Sorting techniques for eliciting people’s experiences

Repertory Grid Technique

To get useful feedback and diverse opinions on different stages of the design from different users before doing final product UX evaluation. This process do by building early prototypes and creating all possible scenarios. It benefits to fulfill the actual user needs and desires.

In this study, structured interview was built by using repertory grid technique and divided into two main phases. In first phase, researcher created three different bipolar elements and presented to participants and in second phase asked for rate those elements on own opinions.

The same approach was considered in this journal as well “Capturing The Design Repertory Space From Grid Technique a User Perspective” for finding, exploring, understanding design space in early prototypes, generate different views on the artifacts, embodying various individual needs and concerns in relation to the artifact.

Below are findings and suggested steps of this research after applying this approach by using 11 group of people.

  • Charting the design space
  • Exploring and understanding design space
  • Abstraction: Underlying topics made visible

At final, the best design alternative is generally the one the most people agree on. This view rooted in the quantitative research tradition.

A comparison of five elicitation techniques for elicitation of attribute of low involvement products

Compared five elicitation techniques on eight criteria derived from the theories of consumer buying behavior.

  • First triadic sorting for mapping cognitive structure.
  • Second is free sorting, form groups based on important aspects as compare to other products.
  • Third is not a sorting method, but use to find respondent relevant attributes products, called direct elicitation.
  • Another one is ranking for prioritizing products according to preference.
  • Last one, is picking from an attribute list.

The purpose of these approaches to find the theoretical conceptualisations of relationship between product attributes and consumer choice and motivation.

What aspects are you interested in improving (e.g. usability, beauty, satisfaction, …)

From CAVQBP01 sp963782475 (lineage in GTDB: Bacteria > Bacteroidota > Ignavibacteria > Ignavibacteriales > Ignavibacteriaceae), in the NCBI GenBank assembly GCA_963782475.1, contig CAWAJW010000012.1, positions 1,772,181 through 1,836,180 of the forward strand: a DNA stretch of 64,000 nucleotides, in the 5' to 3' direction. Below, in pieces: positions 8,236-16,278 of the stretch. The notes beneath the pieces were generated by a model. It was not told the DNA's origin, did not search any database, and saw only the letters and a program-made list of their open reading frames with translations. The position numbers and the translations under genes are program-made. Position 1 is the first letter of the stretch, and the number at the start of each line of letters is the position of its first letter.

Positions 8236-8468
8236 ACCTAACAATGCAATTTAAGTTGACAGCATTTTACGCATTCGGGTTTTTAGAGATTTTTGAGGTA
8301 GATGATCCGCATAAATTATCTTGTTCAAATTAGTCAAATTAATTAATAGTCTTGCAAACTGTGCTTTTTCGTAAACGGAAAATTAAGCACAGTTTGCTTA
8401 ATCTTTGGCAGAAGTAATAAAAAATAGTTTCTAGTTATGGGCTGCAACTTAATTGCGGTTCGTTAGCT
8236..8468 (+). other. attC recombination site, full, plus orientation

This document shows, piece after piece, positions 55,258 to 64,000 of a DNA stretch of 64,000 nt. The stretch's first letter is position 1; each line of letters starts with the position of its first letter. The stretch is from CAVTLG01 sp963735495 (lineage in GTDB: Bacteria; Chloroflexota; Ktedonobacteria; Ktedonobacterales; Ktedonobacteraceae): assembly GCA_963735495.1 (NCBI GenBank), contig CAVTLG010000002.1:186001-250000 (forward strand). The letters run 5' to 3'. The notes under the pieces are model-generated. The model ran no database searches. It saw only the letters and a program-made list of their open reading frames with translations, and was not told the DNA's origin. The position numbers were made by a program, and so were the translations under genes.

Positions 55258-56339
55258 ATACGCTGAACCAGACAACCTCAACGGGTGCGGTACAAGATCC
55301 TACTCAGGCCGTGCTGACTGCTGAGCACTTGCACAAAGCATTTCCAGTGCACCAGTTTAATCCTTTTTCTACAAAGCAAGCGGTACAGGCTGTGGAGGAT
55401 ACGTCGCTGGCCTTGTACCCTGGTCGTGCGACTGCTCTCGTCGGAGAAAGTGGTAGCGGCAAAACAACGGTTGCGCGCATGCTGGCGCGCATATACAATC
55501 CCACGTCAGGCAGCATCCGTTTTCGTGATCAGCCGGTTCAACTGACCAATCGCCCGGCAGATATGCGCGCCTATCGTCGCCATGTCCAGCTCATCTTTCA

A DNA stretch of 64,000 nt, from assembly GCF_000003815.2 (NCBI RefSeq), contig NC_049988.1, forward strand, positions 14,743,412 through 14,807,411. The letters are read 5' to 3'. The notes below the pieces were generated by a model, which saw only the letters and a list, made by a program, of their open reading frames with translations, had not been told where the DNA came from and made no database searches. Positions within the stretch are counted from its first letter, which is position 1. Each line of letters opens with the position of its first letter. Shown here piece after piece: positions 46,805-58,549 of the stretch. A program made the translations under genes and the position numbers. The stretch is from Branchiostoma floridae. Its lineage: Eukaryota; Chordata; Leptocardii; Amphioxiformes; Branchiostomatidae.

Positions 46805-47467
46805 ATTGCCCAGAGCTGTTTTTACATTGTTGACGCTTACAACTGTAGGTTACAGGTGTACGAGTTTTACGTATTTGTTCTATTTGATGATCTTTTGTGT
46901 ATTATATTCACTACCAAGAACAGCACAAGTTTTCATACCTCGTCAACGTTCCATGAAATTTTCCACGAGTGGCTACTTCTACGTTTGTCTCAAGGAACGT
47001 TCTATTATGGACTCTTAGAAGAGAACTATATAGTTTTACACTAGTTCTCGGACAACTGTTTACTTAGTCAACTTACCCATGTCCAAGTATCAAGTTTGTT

In our project I am interested to improve ease of use because it is related to blind people and trying to make this app as easy as we can do.

What design details you are unsure about (e.g. menu items, visual appearance, functions…)

I am not sure about the voice messages/commands like we need to evaluate our messages based on voice quality, rhythm, speed, pitch etc

Who would you like to evaluate the prototype: expert or users

In our study we are only considering users, first we have planned to do evaluation with actual user (to make them blind temporarily) by using paper prototype along scripted voice messages (scripted audio).

After that we will do our final evaluation with actual blind user and it could be available and participate before our final evaluation but it depends on his availability.

Do you need qualitative or quantitative data, or perhaps both? Later in class we’ll collect some data and do the analysis.

We required both qualitative and quantitative data to evaluate our first prototype.

Selection of suitable color scheme, menu items etc

About color scheme and design we are not putting much effort on these, we are focusing on audio interfaces and how can we provide ease of use to blind people. We have documented all the possible functionality and scenarios (in our previous group post) those will be addressed in this application.


Karapanos, Evangelos, and Jean-Bernard Martens. 2008. “The Quantitative Side of the Repertory Grid Technique: Some Concerns.” UXEM Workshop in CHI’08, April 6th, 2008.

Hassenzahl, Marc, and Rainer Wessler. 2000. “Capturing Design Space From a User Perspective: The Repertory Grid Technique Revisited.” International Journal of Human-Computer Interaction 12 (3): 441–59. doi:10.1207/S15327590IJHC1203&4_13.

Bech-Larsen, Tino, and Niels Asger Nielsen. 1999. “A Comparison of Five Elicitation Techniques for Elicitation of Attributes of Low Involvement Products.” Journal of Economic Psychology 20 (3): 315–41. doi:10.1016/S0167-4870(99)00011-2.



Methods for Evaluating Early Prototypes


Object based techniques help to understand how people come to think, feel, and know about their lives. Object-based technique categories in three main parts: